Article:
February 11th 2007 set the date for what would be an intense and passionate discussion on a gendered health related issue in Portugal: abortion. In the referendum, approximately 44% of the eligible population voted, and from these 59% voted for the legalization of abortion in Portugal. Hence, this referendum brought about changes in the Portuguese law, which now allows legal abortion to occur at the desire of the woman until the 10th week of pregnancy. The present research consists of a study in which 205 university students fully responded to 4 data collection sessions between November 2006 and March 2007. The goal of the study was to understand the most relevant psychosocial variables when trying to explain the voting intentions and voting behavior of Portuguese youth. The variables in the present study included participants’ gender, political orientation, religious affiliation and practice, sexual attitudes and attitudes towards abortion. Our results show that all of the above variables, except for gender, are relevant for the opinion formation about this topic. Approximately 94% of our participants reported they had the intention to vote, although only 64% of these actually voted on the day of the referendum. Finally, we found that participants rely mostly on the strength of their attitudes towards abortion in relation to their voting intention, while relying mostly on the strength of their normative religious beliefs in relation to their voting behavior. Implications of our results for understanding the politics of abortion legislation are discussed.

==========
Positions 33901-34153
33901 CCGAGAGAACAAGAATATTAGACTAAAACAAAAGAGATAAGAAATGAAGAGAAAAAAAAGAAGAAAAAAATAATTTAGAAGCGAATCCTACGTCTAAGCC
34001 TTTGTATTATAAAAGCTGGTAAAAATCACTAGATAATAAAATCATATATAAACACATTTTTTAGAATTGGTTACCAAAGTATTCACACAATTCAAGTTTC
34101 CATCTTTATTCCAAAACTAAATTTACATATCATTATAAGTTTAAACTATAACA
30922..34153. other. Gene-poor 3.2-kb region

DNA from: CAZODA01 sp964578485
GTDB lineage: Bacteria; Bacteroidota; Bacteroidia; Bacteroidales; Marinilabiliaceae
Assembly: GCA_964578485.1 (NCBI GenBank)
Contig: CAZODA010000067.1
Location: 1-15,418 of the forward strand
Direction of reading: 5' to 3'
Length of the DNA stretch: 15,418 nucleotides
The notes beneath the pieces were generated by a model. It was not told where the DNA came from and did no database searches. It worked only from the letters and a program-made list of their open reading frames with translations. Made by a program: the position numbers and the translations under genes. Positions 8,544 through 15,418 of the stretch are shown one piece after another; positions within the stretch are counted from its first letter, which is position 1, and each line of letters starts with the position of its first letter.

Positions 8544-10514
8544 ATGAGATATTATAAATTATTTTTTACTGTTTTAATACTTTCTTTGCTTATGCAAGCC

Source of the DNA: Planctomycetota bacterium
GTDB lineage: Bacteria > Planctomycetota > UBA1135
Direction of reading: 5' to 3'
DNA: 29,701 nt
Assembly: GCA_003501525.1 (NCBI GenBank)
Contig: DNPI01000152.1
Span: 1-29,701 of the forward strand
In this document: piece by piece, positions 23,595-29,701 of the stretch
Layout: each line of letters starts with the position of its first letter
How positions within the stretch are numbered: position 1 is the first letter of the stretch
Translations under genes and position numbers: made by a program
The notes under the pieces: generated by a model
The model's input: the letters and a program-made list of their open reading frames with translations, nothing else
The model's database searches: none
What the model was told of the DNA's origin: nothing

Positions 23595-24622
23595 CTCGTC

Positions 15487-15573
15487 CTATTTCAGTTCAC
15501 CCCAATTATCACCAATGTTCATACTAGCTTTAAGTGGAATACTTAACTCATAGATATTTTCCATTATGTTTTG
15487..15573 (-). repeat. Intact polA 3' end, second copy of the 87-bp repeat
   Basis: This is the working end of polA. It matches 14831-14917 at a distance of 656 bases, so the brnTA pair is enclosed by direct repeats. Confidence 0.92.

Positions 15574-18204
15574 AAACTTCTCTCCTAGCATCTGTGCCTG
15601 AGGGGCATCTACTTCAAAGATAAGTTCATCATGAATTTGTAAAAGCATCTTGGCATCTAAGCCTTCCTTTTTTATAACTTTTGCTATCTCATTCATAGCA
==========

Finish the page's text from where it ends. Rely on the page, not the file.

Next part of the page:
A Study in Cameroon
The aim of this study was (a) to use anthropological research tools to produce a thorough description of health providers' working conditions in a low-income country; (b) sketch the impact of a specific dimension of the national HIV/AIDS programme on this environment and (c) sketch the existence and examine the extent of burnout among health workers. We conducted intensive fieldwork in a large public hospital in one major town of the far-north region. We relied on three research tools: observations, in-depth interviews and the Maslach Burnout Inventory (MBI). The data were analysed manually. We found a working environment characterised by an acute lack of equipment, lack of recognition and equity, lack of community and fairness, and value conflict, all of which are factors implicated in burnout. This was exacerbated by the implementation of a psychosocial dimension in care for people with HIV/AIDS, which created exclusion and reinforced feelings of unfairness. However, despite their challenging working environment, health-care providers were not 'burned out', leading us to suggest that burnout is a syndrome of 'rigid' working environments, as opposed to 'porous' working environments.